Book One -- The things that sustain and support the entire body, and what braces and attaches them all. [the bones and the ligaments that interconnect them] | Chapter 15 On the Vertebrae of the Neck or Cervix

The head cannot be flexed forward and back over the second vertebra, nor be inclined to the side.

For if the first vertebra were moved forward and raised above its posterior seat without movement of the dens, the dorsal medulla would then be altogether squeezed and crushed in the foramen of the first vertebra, and would be torn away. Also the first vertebra could in no way be flexed backward over the second unless it were itself deeply carved out on its anterior surface (K, L in figures 3 and 4) where it holds the dens, and the first vertebra, not obstructed by the dens, would freely be moved backward. Moreover, the head could in no way be moved toward the side above the second vertebra for the same reason we have proved that lateral motion is impossible over the first. Otherwise it would always be necessary for the first vertebra to be lifted from the second on one side, a danger that does not now threaten from rotation.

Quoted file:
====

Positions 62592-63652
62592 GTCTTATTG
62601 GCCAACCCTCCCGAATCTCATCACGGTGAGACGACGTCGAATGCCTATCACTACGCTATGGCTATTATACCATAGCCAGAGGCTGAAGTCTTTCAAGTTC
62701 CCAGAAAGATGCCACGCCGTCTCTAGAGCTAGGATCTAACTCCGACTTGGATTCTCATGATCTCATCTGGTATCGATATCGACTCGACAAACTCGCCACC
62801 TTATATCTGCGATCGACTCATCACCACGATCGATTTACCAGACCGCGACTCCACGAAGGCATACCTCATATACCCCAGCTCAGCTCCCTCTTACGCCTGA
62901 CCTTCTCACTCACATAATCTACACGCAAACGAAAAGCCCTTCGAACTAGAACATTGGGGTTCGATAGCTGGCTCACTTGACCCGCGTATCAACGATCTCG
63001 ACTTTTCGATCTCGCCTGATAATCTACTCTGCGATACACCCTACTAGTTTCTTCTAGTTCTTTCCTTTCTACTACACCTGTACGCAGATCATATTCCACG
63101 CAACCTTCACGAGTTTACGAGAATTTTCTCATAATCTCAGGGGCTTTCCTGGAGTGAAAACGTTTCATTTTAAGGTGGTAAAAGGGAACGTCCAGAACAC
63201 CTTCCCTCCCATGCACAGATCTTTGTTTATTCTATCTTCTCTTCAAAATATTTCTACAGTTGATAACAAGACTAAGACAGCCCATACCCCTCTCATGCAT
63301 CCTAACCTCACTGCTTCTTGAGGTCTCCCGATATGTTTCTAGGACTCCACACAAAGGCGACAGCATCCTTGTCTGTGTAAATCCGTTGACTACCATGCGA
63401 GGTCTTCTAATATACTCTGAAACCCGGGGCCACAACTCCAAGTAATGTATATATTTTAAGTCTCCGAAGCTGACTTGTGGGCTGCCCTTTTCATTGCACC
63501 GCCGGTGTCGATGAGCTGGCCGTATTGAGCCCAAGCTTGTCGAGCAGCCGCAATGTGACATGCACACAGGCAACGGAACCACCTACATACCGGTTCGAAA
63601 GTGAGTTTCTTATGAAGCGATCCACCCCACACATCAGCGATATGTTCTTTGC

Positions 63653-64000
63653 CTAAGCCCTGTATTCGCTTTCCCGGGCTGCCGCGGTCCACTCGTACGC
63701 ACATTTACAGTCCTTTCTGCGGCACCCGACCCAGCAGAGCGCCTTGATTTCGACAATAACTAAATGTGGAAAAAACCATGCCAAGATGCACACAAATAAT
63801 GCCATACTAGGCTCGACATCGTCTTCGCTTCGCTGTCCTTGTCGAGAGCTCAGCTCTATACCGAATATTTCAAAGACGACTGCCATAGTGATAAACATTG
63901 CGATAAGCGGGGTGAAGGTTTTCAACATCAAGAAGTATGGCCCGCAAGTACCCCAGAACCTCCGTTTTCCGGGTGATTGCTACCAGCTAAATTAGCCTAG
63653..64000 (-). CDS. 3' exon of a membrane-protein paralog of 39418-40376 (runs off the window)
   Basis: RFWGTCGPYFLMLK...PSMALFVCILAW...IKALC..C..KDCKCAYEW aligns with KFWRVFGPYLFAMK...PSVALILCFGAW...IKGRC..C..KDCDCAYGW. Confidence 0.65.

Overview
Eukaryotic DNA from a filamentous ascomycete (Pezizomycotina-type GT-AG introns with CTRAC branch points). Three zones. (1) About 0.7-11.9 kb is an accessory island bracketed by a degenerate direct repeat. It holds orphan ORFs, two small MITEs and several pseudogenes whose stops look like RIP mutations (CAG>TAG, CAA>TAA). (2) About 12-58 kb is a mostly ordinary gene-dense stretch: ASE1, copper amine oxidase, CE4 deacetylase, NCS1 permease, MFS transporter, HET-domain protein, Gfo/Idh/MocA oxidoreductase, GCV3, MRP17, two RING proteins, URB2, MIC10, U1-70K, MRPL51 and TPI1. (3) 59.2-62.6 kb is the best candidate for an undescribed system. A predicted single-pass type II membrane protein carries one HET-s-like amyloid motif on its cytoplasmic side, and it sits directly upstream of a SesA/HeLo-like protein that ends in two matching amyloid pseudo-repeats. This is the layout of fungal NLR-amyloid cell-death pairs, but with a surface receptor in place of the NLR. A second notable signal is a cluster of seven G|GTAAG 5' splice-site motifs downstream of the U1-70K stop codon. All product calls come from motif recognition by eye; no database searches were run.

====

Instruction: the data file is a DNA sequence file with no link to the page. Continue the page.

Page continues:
Book One -- The things that sustain and support the entire body, and what braces and attaches them all. [the bones and the ligaments that interconnect them] | Chapter 15 On the Vertebrae of the Neck or Cervix